Evaluation Results of an E and ET Education Forum Metadata
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- Main Title Evaluation Results of an E and ET Education Forum
Author: Ramos, MiguelCreator Type: PersonalCreator Info: University of Houston
Author: Chapman, LaurenCreator Type: PersonalCreator Info: Quintiles
Author: Cannady, MacCreator Type: PersonalCreator Info: University of California, Berkeley
Author: Barbieri, EnriqueCreator Type: PersonalCreator Info: University of North Texas
Name: American Society for Engineering EducationPlace of Publication: [Washington, DC]
- Creation: 2011
- Content Description: This article discusses evaluation results of an Engineering (E) and Engineering Technology (ET) education forum at the University of Houston. A central focus to these discussions revolved around whether Engineering and Engineering Technology exist as separate fields or whether there was value in thinking about them as part of a continuum.
- Physical Description: 7 p.
- Keyword: engineering
- Keyword: technology
- Keyword: higher education
- Keyword: degree plans
- Journal: Journal of Engineering Technology, 2011, Washington DC: American Society for Engineering Education
- Publication Title: Journal of Engineering Technology
- Edition: Fall
- Page Start: 54
- Page End: 60
- Peer Reviewed: True
Name: UNT Scholarly WorksCode: UNTSW
Name: UNT College of EngineeringCode: UNTCOE
- Rights Access: public
- Archival Resource Key: ark:/67531/metadc122182
- Academic Department: Engineering Technology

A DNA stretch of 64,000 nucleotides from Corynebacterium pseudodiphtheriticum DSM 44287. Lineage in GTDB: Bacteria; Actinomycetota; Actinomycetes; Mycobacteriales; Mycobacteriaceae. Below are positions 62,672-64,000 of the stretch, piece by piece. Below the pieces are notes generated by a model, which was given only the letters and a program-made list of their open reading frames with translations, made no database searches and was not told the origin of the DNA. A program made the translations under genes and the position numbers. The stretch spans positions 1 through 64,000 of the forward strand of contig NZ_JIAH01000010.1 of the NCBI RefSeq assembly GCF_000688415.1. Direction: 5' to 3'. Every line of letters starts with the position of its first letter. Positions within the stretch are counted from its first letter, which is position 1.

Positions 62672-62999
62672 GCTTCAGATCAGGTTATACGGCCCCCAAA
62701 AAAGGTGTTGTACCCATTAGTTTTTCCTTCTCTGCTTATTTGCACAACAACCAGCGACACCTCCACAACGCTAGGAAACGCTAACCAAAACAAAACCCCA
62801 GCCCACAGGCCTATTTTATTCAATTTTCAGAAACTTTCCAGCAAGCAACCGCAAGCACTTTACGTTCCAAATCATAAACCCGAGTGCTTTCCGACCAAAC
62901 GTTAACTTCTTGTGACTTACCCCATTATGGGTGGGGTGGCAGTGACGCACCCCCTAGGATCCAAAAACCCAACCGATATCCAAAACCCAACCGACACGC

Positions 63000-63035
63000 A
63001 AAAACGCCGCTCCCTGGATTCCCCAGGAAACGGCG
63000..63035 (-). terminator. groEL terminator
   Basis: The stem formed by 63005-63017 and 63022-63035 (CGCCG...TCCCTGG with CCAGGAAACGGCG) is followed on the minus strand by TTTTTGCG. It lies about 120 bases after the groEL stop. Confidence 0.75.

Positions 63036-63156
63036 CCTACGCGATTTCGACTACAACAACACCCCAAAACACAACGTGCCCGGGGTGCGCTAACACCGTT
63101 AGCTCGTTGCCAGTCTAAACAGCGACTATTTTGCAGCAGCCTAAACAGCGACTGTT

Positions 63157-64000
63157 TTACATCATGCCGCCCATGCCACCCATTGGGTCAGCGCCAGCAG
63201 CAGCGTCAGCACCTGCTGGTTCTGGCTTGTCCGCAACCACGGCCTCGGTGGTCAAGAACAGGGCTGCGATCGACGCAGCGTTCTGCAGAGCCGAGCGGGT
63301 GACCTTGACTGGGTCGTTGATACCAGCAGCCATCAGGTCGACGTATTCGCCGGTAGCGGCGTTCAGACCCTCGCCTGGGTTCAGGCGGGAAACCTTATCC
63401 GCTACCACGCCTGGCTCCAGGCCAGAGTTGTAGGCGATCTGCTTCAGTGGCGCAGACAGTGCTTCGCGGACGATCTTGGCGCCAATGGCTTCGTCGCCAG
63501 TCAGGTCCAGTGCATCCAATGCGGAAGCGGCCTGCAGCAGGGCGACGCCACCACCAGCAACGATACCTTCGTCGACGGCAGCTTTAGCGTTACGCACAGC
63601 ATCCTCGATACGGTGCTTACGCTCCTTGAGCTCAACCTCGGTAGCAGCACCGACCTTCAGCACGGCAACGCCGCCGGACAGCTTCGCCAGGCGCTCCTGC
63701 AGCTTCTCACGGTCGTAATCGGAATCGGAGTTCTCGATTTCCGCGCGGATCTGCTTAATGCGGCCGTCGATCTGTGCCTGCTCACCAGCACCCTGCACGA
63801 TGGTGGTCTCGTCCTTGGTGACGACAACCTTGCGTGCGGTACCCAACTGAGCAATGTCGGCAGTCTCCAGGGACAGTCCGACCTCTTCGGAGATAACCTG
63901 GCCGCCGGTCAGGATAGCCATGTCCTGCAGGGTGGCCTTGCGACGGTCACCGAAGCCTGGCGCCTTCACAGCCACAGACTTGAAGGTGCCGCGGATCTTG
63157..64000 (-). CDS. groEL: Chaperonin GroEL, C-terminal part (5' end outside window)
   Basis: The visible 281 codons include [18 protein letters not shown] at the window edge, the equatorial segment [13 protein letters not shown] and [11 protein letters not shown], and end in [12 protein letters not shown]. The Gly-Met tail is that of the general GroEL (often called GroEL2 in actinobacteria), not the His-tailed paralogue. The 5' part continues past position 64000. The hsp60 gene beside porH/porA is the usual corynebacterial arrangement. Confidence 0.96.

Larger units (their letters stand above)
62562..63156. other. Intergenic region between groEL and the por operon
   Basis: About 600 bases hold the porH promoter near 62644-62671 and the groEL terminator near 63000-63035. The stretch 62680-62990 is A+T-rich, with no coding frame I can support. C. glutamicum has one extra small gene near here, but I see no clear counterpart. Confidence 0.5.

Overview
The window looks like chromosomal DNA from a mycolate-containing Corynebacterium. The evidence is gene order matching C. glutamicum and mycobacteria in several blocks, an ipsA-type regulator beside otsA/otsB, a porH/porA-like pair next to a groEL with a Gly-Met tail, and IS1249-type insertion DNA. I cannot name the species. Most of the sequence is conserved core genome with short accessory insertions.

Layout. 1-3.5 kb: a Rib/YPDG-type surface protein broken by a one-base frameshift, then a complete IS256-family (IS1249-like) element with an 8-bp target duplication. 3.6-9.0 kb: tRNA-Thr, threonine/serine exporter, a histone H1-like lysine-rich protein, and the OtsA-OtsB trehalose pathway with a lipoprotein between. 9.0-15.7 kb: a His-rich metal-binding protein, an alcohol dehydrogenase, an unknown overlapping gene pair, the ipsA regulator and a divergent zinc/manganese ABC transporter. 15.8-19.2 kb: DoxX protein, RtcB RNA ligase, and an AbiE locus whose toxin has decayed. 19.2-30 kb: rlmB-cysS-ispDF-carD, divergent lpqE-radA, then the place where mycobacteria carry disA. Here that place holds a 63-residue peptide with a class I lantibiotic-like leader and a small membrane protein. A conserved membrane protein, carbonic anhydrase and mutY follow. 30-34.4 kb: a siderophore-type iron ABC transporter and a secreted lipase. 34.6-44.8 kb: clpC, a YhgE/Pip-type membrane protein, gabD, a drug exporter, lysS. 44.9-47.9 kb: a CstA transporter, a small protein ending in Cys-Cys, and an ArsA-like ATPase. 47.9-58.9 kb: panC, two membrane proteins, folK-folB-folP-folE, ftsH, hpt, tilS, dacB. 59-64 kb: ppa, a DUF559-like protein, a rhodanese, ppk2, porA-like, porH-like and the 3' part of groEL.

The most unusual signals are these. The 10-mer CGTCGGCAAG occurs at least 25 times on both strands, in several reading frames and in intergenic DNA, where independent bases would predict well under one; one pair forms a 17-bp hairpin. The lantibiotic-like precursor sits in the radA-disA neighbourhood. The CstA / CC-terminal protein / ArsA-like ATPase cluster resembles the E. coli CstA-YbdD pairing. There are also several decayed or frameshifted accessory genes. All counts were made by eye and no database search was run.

- Display Note: Abstract: Under a two-year Department of Education FIPSE grant, the College of Technology at the University of Houston hosted a two-day forum in spring 2010 to explore a variety of issues related to E and ET education. A central focus to these discussions revolved around whether E and ET exist as separate fields or whether there was value in thinking about them as part of a continuum. The CDIO (conceive-design-implement-operate) model was used as a framework for thinking about these two knowledge areas as facets of an overarching engineering profession, where the majority of E and ET graduates flow to the middle of CDIO and engage in "design-implement" tasks within three to five years after graduation. Several implications of a continuum-based framework for engineering education were debated within the context of two alternative curricular approaches. The first approach envisions a two-year curriculum in which E and ET students enroll in a set of common technical core courses. At the end of the second year, students would make a well-educated decision to become either engineering or engineering technology majors, subsequently completing a BS degree. The second approach mimics the educational models in medicine, nursing, or law. A professional engineering degree would require a prerequisite four-year baccalaureate degree. This approach renders a BS in an ET area (e.g., mechanical engineering technology) a natural choice. This article reports on the results of the forum. A total of 45 forum participants representing E and ET programs from 35 institutions and 23 states expressed a wide range of views. Some did not agree with the premise of the continuum model or that any changes to engineering education were needed. A significant number viewed one or both alternative curricular approaches as intriguing possibilities. However, even among those who regarded the alternatives favorably, many acknowledged that while they personally would support attempts to implement alternatives at their campuses, contextual and institutional factors posed significant obstacles to change. Participants were also given an opportunity to interact with local industry representatives to gain insight into what employers think about some of these topics. Evaluation results from observations and follow-up surveys suggest that, at least in the immediate future, any potential changes are likely to take the form of positive but small incremental changes in general awareness and attitudes regarding the correct placement of engineering technology within the engineering profession, the correct placement of engineering technology graduates in industry, and the opportunities for creating collaborative efforts between the two disciplines resulting in potential institutional savings and an increase in the pipeline of individuals entering the engineering profession. The project continues in its second year, focusing on the design of a true 2 + 2 transfer program from junior colleges to E and ET.